Some simple therapies (local cooling with ice, Vitamin C, lemon juice, and PMPA) have been found to be ineffective. Ta├»eb et al. report that treatment with botulinum toxin, Vitamin E and MnBuOE may be more successful, but that regeneration of salivary glands with stem cells or genetic modification may ultimately be necessary. Riley et al. found very low quality of evidence that amifostine, pilocarpine, palifermin, biperidine, Chinese medicines, bethanechol, artificial saliva, selenium, antiseptic mouthrinse, antimicrobial lozenge, polaprezinc, azulene rinse, and Venalot Depot (coumarin plus troxerutin) may be useful. More benefit may be accomplished with some of the following strategies:


Rathke et al. reported the successful use of sialendoscopy in 11 patients. Sialendoscopy is a kind of endoscopic procedure involving the insertion of a thin probe into the salivary glands. It dilates the openings that have closed due to inflammation. They irrigated the glands with saline and prednisolone. It only worked when done immediately.

Pre-treatment with PSMA-11

PSMA-11 is the small molecule ligand used with Ga-68-PSMA-11. Taken without the radiotracer, it attaches to the salivary tissue, where it can block further uptake by the PSMA-617 ligand. Kalidindi et al. found that in mice, pretreatment with 1000 picomoles blocked uptake of Lu-177-PSMA-617 in the salivary glands and kidneys; but uptake, while reduced, was still at therapeutic levels in tumor tissue. This finding would have to be replicated in clinical trials.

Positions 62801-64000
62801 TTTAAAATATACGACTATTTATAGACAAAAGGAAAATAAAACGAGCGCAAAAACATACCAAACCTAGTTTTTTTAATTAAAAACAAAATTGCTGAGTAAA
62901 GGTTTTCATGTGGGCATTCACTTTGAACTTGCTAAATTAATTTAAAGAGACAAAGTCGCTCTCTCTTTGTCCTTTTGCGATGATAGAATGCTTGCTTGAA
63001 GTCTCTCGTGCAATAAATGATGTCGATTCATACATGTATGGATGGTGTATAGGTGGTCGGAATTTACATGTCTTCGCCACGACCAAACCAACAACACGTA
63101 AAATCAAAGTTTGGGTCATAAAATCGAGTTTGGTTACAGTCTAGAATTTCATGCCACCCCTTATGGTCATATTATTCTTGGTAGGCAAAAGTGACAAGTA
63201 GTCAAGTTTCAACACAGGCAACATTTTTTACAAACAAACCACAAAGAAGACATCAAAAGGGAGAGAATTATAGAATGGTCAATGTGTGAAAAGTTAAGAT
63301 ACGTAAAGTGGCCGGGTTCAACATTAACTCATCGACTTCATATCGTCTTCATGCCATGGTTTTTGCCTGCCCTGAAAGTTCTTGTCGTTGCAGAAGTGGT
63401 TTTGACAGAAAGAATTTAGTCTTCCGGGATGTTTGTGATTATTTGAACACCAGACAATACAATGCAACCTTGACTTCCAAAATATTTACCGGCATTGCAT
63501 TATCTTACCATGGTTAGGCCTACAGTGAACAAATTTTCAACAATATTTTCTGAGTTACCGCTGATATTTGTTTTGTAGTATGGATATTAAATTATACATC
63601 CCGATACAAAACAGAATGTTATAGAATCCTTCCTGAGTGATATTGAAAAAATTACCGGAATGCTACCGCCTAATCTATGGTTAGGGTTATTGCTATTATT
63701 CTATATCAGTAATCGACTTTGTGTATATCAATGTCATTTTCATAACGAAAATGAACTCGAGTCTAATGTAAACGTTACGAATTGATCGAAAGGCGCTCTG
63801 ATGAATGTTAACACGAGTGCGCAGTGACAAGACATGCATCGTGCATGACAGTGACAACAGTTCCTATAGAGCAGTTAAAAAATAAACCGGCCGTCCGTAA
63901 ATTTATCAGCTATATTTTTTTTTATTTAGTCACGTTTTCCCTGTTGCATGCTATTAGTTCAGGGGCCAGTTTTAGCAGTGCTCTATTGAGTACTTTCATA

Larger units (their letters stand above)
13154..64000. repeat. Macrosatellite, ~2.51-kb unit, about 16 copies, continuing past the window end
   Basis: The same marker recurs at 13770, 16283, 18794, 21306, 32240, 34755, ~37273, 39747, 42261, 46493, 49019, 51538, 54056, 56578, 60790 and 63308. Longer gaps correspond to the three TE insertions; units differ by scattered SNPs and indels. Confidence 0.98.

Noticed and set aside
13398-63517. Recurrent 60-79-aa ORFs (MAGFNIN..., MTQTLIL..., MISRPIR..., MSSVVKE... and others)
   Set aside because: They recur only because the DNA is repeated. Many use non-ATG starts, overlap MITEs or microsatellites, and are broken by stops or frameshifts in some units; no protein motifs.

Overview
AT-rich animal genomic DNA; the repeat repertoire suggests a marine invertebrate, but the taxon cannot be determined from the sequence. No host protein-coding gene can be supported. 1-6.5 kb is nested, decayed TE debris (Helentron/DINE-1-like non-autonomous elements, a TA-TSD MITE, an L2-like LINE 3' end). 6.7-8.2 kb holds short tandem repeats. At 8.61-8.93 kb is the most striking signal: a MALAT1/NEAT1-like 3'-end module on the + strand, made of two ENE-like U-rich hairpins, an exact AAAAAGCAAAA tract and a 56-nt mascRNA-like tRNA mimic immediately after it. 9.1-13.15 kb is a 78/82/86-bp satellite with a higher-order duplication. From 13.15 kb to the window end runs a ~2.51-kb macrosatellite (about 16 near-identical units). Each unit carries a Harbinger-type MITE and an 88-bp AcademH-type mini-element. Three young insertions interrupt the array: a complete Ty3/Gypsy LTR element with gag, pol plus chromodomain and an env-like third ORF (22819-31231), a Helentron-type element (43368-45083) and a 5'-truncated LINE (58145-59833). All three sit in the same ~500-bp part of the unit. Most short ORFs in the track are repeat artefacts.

Use only when there is significant PSMA-avidity

Damage to normal, healthy tissue increases when there is insufficient PSMA-avid tumor tissue to attach to. Gaertner et al. found that across 135 patients, uptake by normal tissues of the salivary glands, tear ducts, kidneys, and other vital organs was significantly reduced in men with high tumor load. While it is true for many pharmaceuticals that earlier use is more effective and less toxic, there is a balance to be struck between the tumor-killing effect and toxicity for the PSMA-targeted radiopharmaceuticals. We have seen that such treatment can be too late as well, when new metastases lose PSMA-avidity (see this link).

Mix Lu-177-PSMA-617 and Ac-225-PSMA-617

A cocktail of the two may increase the cancer-killing power of Lu-177-PSMA-617 while decreasing the toxicity of Ac-225-PSMA-617. Khreish et al. reported that only 5 of 20 patients given the cocktail reported mild xerostomia.

Use a PSMA antibody

PSMA-617 and PSMA-11 are small molecules that have been found to attach to the PSMA molecule on the surface of prostate cancer cells. They are not as specific as other ligands. Scott Tagawa is exploring the use of a PSMA antibody, called J591 in two clinical trials (this one and this one), that may be more specific than the small molecules. In a previous clinical trial, there were no reports of xerostomia.  The clinical trial of Th-227 targeting PSMA uses a highly specific antibody.